Border collies are fun, energetic dogs that love problem-solving almost as much as they love people. Learn more about this classic working dog.
1. Modern border collies can trace their lineage back to one dog.
(born in 1893) is widely considered to be the progenitor of the border collie. Unlike other dogs of his kind, his herding method was quieter and less aggressive. Despite having a softer technique, his method got results and impressed breeders. Old Hemp became a stud dog and fathered over 200 pups.
2. Romans brought sheepdogs to Great Britain.
The Roman Empire was the first civilization to master the art of raising and herding sheep. They brought sheep and shepherds over to the British Isles, where they established a wool industry. Many of the sheepdogs the Romans brought to Britain couldn’t hack it in the cold weather, so the Celtics began breeding their own. These new dogs were smaller and more agile than their predecessors; they were called collies after the ancient Celtic word colley, meaning useful or faithful.
3. Their name comes from the region in which they flourished.
Border collies get their name because they were initially bred on the border of Scotland and England. It is believed that James Reid, the secretary of the International Sheepdog Society, coined the name while describing the dogs in letters to colleagues.
4. They’re furry geniuses.
Dogs are pretty smart as a species in general, but no breed can beat the border collie in intelligence. The bright pooches were bred to be independent problem solvers capable of solving complex tasks.
5. But that doesn’t mean training them is easy.
Because these dogs are so smart, it means they pick up on everything and learn very quickly. This means you need to train them right away before they develop any bad habits, such as barking, nipping, or whining—behaviors many border collies default to when they're bored. Train them young and make sure they're focused on the task at hand, as their attention tends to wander.
6. Collies are the ultimate herding dogs.
Herding dogs like border collies have been specially bred to chase and organize animals. This modified predatory behavior incorporates the beginning of the hunt (stalking, crouching, nipping), but without the killing. Border collies make particularly good herders thanks to their independence and intelligence. The need to herd is so deeply ingrained in these dogs, that some modern owners actually rent sheep for their pets to corral.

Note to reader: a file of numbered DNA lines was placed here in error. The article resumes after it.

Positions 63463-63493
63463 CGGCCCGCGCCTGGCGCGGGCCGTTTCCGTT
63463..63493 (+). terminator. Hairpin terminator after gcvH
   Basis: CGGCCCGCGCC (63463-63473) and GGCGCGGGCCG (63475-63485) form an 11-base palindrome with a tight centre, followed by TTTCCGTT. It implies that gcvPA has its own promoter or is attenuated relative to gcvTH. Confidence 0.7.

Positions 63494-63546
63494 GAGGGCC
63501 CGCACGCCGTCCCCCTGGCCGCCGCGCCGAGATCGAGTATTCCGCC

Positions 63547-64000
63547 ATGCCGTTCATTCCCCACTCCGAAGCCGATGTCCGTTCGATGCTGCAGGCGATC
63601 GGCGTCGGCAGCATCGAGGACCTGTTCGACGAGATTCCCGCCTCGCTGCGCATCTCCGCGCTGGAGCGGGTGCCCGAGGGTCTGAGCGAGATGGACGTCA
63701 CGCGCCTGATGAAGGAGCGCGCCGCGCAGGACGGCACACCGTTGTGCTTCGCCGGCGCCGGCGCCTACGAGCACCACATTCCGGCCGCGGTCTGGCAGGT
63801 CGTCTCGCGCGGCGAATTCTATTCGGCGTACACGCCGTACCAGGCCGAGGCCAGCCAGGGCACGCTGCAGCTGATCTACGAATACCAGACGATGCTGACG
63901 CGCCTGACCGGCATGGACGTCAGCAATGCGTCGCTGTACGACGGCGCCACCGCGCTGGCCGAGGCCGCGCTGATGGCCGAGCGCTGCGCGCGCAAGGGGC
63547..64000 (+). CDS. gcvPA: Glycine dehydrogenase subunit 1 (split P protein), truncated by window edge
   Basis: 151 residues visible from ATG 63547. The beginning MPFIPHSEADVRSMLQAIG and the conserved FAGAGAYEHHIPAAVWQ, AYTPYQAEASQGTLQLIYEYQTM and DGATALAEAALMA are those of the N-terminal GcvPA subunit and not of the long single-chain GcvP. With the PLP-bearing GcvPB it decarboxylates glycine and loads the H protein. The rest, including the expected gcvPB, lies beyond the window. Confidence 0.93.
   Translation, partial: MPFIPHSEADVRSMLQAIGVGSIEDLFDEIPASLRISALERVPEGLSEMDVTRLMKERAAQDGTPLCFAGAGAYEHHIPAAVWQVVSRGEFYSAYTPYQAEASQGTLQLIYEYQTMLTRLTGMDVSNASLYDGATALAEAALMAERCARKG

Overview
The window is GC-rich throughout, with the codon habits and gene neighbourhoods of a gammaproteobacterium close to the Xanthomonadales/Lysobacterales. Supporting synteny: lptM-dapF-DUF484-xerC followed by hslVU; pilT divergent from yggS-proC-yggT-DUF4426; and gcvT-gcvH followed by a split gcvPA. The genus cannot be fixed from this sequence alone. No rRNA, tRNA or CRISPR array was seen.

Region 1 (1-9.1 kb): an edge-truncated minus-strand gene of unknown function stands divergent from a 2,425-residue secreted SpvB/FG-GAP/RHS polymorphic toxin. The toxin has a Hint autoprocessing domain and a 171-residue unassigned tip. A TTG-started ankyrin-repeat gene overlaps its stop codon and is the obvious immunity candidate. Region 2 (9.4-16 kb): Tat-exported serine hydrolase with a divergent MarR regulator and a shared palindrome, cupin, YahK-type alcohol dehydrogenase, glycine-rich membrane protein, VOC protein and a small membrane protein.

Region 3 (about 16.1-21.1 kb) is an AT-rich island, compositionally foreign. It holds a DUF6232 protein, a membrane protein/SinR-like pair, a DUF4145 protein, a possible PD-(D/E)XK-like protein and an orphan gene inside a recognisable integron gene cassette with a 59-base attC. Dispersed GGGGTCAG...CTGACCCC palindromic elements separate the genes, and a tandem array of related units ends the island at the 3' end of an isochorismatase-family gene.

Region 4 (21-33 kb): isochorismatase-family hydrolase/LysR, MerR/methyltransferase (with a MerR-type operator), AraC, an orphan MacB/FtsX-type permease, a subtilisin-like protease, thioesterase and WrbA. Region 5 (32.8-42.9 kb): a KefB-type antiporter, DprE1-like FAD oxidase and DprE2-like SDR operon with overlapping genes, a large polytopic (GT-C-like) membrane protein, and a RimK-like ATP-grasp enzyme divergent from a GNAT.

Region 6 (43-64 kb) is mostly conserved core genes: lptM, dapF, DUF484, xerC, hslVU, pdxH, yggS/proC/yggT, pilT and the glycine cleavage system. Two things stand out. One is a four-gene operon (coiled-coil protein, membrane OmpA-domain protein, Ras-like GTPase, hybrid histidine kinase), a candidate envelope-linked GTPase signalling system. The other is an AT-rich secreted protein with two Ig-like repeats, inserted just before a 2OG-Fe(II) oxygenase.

7. Crouching is a technique.
Border collies can move swiftly in a catlike, crouched position, thanks to a space between the tops of the shoulder blades, which lets the dogs slither by while staying low to the ground. This technique lets them herd animals with extreme precision.
8. Watch out for "the eye."
Another trick up the border collie sleeve is the “the eye.” This intense stare intimidates the livestock and helps the dogs herd and control the animals. You may catch your dog giving you this look when you have something delicious in your hand.
9. One has a big vocabulary.
is often called the smartest dog in the world. She has been working with John Pilley, a professor of psychology, to learn an impressive number of English words since she was two months old. Chaser first learned that specific toys had different names when she was just five months. Since then, Chaser has slowly amassed an arsenal of words, and has the cognition and development of a toddler.
The clever pooch shows off her smarts by bringing specific items when asked. Even more impressive, she understands that items have a unique proper name (like Franklin), and then a more general common noun name (like toy). She knows the proper noun names of her 1000 unique toys.
10. Another holds a more unusual world record
A talented border collie named Striker holds the record for Fastest Car Window Opened by a Dog. The canine rolled down the non-electric car window in 11.34 seconds.
11. Staying active is a must.
Don’t expect to lay around the house with this dog. The smarter the breed, the easier it is for it to get bored when left with no stimulation. Border collies are working dogs and enjoy having tasks to keep them busy throughout the day; the high-energy dog needs to redirect its spunk or else it will misbehave.